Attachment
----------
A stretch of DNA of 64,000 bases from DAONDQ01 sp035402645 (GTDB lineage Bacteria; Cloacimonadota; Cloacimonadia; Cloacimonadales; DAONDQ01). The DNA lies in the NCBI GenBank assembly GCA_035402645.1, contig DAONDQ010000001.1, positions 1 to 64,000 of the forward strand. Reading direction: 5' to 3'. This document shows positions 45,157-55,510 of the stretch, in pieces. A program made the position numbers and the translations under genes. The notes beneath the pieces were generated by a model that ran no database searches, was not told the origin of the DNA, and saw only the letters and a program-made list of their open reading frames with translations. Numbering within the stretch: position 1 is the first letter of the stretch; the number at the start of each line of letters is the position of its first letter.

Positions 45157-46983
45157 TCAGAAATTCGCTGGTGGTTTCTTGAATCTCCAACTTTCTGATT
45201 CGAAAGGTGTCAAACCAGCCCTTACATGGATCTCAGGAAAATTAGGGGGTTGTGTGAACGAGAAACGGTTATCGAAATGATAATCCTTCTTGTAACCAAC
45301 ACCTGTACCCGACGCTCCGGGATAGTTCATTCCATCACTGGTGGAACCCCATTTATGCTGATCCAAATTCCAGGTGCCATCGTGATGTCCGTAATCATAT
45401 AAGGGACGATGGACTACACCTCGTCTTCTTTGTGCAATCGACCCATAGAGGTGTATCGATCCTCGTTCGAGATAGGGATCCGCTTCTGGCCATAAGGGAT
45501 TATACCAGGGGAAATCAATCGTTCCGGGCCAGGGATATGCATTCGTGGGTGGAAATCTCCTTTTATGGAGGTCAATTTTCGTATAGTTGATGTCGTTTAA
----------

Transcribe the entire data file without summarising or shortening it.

A stretch of DNA of 64,000 bases from DAONDQ01 sp035402645 (GTDB lineage Bacteria; Cloacimonadota; Cloacimonadia; Cloacimonadales; DAONDQ01). The DNA lies in the NCBI GenBank assembly GCA_035402645.1, contig DAONDQ010000001.1, positions 1 to 64,000 of the forward strand. Reading direction: 5' to 3'. This document shows positions 45,157-55,510 of the stretch, in pieces. A program made the position numbers and the translations under genes. The notes beneath the pieces were generated by a model that ran no database searches, was not told the origin of the DNA, and saw only the letters and a program-made list of their open reading frames with translations. Numbering within the stretch: position 1 is the first letter of the stretch; the number at the start of each line of letters is the position of its first letter.

Positions 45157-46983
45157 TCAGAAATTCGCTGGTGGTTTCTTGAATCTCCAACTTTCTGATT
45201 CGAAAGGTGTCAAACCAGCCCTTACATGGATCTCAGGAAAATTAGGGGGTTGTGTGAACGAGAAACGGTTATCGAAATGATAATCCTTCTTGTAACCAAC
45301 ACCTGTACCCGACGCTCCGGGATAGTTCATTCCATCACTGGTGGAACCCCATTTATGCTGATCCAAATTCCAGGTGCCATCGTGATGTCCGTAATCATAT
45401 AAGGGACGATGGACTACACCTCGTCTTCTTTGTGCAATCGACCCATAGAGGTGTATCGATCCTCGTTCGAGATAGGGATCCGCTTCTGGCCATAAGGGAT
45501 TATACCAGGGGAAATCAATCGTTCCGGGCCAGGGATATGCATTCGTGGGTGGAAATCTCCTTTTATGGAGGTCAATTTTCGTATAGTTGATGTCGTTTAA